John “Jack” Reed was an American journalist, and communist activist who wrote Ten Days that Shook the World, a first hand account of a crucial point in the Russian Revolution. His wife, Louise Bryant was a feminist writer, and journalist beside him. Reds is a three hour epic telling the true story of Jack, Louise and their part alongside the Russian Revolution.
The story begins when Jack (Warren Beatty) and Louise (Diane Keaton) first meet. She’s an artist trying to be a serious writer and married to another man. Louise leaves her husband to be with Jack, but he often leaves her alone to travel and cover political stories. While Jack is away, she has an affair with Eugene O’Neill (Jack Nicholson) a poet and playwright that would later win the Pulitzer Prize. Louise and Jack marry without ever mentioning the infidelity, but when it comes out later,he admits to his affairs as well. This causes Louise to leave. They don’t see each other again until Jack asks Louise to go to Russia with him to write about the revolution. He’s always supportive of her work, but is afraid that no one will take her seriously if she doesn’t go to and write about the most important thing happening at the moment. Their work within the revolution rekindles their relationship and inspires Jack to bring the ideals sweeping Russia back to the United States.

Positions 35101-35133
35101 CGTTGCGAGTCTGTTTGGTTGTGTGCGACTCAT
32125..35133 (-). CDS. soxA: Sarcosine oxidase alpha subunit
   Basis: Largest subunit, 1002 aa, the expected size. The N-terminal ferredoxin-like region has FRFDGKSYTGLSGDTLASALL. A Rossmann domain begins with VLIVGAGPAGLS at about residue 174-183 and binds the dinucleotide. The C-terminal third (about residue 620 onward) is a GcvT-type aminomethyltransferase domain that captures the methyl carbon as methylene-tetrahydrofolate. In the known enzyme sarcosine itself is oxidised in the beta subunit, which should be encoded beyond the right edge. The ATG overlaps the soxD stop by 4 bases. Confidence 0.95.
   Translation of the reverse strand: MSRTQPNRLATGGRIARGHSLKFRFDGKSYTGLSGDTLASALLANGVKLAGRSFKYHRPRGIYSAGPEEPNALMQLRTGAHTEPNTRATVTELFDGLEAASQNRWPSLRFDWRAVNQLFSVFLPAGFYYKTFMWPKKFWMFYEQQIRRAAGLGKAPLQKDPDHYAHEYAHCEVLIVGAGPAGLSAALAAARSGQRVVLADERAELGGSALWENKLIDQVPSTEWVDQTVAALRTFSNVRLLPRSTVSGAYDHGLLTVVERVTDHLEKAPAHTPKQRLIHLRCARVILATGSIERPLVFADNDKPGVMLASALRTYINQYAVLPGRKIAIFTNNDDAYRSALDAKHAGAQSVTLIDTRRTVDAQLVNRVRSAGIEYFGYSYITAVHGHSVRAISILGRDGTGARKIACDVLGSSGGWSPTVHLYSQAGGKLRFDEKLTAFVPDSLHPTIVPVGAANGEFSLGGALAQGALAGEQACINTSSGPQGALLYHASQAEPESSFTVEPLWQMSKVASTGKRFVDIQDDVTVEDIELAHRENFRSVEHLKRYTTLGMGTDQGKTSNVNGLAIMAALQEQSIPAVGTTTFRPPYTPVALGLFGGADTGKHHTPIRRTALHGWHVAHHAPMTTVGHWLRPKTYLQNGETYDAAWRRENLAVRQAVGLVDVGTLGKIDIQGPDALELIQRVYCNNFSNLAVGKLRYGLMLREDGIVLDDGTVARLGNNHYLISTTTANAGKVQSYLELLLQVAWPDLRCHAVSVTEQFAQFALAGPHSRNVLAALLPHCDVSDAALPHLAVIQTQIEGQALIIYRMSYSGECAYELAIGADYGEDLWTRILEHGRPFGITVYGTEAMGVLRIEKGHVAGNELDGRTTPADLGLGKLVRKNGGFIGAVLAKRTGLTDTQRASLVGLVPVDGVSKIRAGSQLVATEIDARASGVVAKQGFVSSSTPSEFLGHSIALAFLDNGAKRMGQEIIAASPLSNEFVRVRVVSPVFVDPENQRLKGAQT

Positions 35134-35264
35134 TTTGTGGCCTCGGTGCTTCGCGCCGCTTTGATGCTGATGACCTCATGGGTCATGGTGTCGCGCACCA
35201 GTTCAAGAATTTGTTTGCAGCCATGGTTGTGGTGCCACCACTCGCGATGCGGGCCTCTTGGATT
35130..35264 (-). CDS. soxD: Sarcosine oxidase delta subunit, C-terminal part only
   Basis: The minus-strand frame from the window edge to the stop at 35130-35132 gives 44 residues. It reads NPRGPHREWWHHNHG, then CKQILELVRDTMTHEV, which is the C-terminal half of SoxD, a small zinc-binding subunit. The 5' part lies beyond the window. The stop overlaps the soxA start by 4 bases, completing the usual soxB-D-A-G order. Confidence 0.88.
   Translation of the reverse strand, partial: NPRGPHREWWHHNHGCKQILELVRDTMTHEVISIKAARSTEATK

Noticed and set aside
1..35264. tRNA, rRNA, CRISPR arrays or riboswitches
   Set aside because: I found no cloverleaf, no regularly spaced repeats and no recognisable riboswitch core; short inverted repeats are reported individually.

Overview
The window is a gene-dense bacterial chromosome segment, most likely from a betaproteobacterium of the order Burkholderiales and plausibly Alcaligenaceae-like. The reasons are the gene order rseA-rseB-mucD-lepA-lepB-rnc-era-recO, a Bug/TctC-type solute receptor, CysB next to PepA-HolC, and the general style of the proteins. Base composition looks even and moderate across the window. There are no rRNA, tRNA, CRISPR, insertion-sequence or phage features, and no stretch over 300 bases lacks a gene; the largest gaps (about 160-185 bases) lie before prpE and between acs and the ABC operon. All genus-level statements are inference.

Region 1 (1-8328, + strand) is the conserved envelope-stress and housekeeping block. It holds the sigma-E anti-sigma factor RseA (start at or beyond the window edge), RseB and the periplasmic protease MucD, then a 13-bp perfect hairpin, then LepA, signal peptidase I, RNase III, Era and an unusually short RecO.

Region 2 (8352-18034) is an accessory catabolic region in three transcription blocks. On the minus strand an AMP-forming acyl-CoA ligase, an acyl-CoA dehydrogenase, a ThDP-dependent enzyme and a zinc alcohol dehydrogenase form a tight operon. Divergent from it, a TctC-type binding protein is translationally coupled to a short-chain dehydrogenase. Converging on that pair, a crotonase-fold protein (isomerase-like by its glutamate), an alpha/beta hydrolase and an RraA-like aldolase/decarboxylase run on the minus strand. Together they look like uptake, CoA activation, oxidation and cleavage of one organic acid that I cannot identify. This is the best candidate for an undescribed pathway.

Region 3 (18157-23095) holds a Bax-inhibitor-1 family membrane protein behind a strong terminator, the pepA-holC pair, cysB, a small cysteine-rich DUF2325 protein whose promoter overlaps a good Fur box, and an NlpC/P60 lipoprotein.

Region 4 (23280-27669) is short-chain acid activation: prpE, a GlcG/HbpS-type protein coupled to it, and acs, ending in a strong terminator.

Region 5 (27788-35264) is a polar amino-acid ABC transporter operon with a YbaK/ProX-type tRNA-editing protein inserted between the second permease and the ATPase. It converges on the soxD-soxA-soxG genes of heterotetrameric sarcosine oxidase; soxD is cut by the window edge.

Edited in throughout the film are clips of interviews of those who remember the time period. Some are firsthand witnesses to the Russian Revolution, others knew, met or caught glimpses of Jack and Louise in real life. The very first moments of the film are the “witnesses” telling us a few things about Jack and Louise in their own words: Jack was a playboy. Louise was an exhibitionist. Their opinions and statements are often contradictory of each other. One says about the outbreak of WWI, “There was a lot of anti war rallying.” And the next person says, “There wasn’t anyone against the war.” These interviews bring a personal feel to the story and remind us that this piece of history wasn’t too long ago.
Unless you are really into political journalism, the Russian Revolution or a semi-biopic about the relationship between Jack Reed and Louise Bryant, this is probably not your film of choice. Three ours of those three topics, even with a little Jack Nicholson charm sprinkled in, is a very long film to get through. No doubt, it is a beautiful, thoughtful film with an engaging story mixed with history and love. But sadly, I was starting to get bored when the political talk began to take the main stage and by time it was time for some train exploding climatic action, I was just thinking about investing in a nice ushanka.
“You dream that if you discuss the revolution with a man before you go to bed with him, it’ll be missionary work rather than sex.”